An African-American lies dead, shot by a Caucasian cop. It’s difficult to think of a more authentically hot-button issue than that at the moment, certainly in the American context. Olivia is called in by the Washington police to “handle the optics”, which isn’t easy: the deceased is 17-year-old Brandon Parker; a neighbourhood activist is on the scene, with the intention – quite properly, some might say – of using the incident to inflame tensions; and Brandon’s father Clarence (a remarkable turn by Courtney B. Vance) is standing over his son’s body with a shotgun, demanding to see the officer who killed his son.
The optics aren’t so good, as Olivia realises. Nonetheless, the cop (Michael Welch, also excellent) is a sympathetic character, who claims that Brandon had pulled a knife on him, and he was in fear of his life. Huck and Quinn get to work in the background trying to prove or disprove this allegation. Meantime, though, Olivia’s attempts to calm the situation – including trying to get David Rosen down to the site – are unsuccessful, and she’s confronted by the police chief, who poses a question that she’s evidently been grappling with throughout: “Whose side are you on here?” Not the cops’ side, she decides.
The tone is lightened a little by the B-plot, in which Fitz tries to find a new vice-president, on the basis that Andrew is now “a pumpkin” (Cyrus). There are another couple of nice Fitz/Mellie moments, and eventually it’s the garrulous but good-hearted Susan Ross (played beautifully by Artemis Pebdani. I love Pebdani in this. Actually, I loved her in Masters of Sex as well. Come to think of it, I kind of love her) who is identified; Tony Goldwyn’s droll, wordless reactions to Ross’s chattering are a joy.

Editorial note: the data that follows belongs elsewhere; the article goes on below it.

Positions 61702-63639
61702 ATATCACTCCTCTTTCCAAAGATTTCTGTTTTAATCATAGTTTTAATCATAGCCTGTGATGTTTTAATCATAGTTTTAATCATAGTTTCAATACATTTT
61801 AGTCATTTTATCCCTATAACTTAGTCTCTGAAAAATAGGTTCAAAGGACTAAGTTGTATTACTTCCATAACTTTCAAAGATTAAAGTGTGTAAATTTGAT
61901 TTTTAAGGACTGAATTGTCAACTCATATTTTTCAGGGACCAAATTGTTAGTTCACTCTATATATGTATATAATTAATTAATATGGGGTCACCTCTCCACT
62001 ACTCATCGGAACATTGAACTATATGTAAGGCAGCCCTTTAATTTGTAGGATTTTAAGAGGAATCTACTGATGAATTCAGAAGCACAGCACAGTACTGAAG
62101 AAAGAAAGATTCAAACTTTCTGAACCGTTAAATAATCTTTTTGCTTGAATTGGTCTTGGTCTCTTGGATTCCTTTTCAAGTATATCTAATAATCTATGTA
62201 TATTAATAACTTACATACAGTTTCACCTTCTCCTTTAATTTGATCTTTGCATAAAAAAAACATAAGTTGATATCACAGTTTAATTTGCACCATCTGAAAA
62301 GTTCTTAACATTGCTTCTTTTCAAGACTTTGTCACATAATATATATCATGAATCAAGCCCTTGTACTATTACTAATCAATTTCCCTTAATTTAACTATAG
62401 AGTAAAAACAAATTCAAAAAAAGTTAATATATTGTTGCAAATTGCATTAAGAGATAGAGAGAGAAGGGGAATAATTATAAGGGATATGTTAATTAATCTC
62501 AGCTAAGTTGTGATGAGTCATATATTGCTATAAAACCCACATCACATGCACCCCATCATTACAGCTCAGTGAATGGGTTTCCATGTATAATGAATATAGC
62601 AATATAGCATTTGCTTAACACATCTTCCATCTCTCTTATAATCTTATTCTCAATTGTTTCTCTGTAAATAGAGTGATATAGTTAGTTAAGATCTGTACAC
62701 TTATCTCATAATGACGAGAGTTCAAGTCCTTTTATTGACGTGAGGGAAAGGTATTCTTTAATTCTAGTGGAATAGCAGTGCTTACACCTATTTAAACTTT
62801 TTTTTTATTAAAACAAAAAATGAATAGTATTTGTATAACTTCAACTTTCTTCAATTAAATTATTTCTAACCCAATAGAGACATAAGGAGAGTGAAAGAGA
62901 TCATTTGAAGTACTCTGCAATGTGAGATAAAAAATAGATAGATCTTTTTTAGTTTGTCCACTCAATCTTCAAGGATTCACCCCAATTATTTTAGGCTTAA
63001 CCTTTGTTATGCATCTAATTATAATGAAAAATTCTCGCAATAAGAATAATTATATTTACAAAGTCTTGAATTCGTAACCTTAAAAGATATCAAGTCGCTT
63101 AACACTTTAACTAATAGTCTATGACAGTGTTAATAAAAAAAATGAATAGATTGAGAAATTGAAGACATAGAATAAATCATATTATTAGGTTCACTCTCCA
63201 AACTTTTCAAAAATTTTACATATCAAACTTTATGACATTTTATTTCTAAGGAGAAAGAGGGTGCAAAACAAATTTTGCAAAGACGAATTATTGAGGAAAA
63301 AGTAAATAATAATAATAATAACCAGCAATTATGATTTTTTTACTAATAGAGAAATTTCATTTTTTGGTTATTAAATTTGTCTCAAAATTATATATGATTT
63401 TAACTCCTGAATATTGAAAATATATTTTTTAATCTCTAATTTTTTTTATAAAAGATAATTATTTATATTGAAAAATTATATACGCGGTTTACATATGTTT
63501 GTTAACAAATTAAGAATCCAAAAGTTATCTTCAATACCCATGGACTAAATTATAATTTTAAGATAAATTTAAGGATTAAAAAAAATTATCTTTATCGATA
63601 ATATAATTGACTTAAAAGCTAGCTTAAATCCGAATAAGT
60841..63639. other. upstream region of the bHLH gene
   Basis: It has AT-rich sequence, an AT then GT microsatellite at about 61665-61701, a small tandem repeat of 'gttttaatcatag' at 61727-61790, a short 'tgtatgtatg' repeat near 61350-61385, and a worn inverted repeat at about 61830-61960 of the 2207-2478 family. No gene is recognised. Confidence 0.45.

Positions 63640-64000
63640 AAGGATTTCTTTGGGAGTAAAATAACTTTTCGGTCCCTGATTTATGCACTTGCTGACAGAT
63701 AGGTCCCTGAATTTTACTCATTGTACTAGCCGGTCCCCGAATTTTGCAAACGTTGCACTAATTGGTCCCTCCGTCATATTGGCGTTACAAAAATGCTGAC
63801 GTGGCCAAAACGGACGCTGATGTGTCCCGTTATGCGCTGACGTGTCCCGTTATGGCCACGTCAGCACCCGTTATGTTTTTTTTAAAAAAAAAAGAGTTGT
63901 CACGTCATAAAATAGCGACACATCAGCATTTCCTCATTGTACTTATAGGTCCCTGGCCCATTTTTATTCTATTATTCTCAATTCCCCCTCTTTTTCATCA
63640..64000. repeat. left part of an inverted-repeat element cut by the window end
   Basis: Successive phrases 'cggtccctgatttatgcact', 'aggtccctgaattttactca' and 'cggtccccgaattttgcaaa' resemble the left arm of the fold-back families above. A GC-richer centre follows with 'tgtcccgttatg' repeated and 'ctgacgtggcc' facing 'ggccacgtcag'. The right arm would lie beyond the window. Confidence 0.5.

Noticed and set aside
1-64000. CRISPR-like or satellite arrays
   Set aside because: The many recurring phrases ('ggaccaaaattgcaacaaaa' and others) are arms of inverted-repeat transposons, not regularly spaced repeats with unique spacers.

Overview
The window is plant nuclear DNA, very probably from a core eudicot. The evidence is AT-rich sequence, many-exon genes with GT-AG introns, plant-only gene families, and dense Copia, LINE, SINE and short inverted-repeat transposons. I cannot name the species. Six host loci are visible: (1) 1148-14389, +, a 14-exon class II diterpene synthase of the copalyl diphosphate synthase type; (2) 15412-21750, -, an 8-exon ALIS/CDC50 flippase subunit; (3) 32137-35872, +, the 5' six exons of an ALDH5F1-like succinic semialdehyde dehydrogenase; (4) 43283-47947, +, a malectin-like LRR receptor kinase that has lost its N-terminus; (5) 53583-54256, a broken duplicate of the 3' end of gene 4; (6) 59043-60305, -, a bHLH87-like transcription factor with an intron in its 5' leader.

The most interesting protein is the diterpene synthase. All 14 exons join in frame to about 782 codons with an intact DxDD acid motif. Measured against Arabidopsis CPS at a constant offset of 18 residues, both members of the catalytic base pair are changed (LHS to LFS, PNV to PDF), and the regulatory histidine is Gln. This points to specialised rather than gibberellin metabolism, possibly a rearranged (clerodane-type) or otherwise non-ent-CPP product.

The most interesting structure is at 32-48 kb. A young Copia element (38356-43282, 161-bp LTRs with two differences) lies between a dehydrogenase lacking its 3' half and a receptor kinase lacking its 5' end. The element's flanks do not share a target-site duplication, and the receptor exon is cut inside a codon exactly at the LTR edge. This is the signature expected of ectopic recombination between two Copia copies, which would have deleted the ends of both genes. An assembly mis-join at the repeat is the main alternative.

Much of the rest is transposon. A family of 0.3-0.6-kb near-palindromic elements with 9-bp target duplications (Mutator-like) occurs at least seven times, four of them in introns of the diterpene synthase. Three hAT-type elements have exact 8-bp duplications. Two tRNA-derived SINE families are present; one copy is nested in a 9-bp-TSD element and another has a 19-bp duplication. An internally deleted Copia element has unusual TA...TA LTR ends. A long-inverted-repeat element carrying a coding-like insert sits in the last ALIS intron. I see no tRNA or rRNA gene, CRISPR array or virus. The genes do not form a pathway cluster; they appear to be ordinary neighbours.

But we can’t stay with the B-plot forever. I’m honestly not sure what I made of this episode. (I should at this point acknowledge personal privilege, and the good fortune to live in a country with proper gun control laws and a police force which isn’t routinely armed.) Allowing that a 45 minute long episode of a network drama sometimes needs to paint with broad strokes, I wonder whether the ending could have done with a little more nuance: did the position about the knife need to be so clear-cut? Did the shooter need to deliver a verging-on-racist monologue?
To be clear, though, I’m worrying about this from a dramatic point of view; I’m in no doubt, no doubt at all, that the points the episode was making are points which, tragically, need to be made over and over again. The penultimate scene – soundtracked by Nina Simone singing ‘I Shall Be Released’ – in which Clarence thinks he’s being taken home, but is instead taken into the Oval Office, had me in tears; and the final scene was like a slap in the face. ‘The Lawn Chair’ wasn’t a perfect episode of TV, but it was, I think, an important and worthwhile one.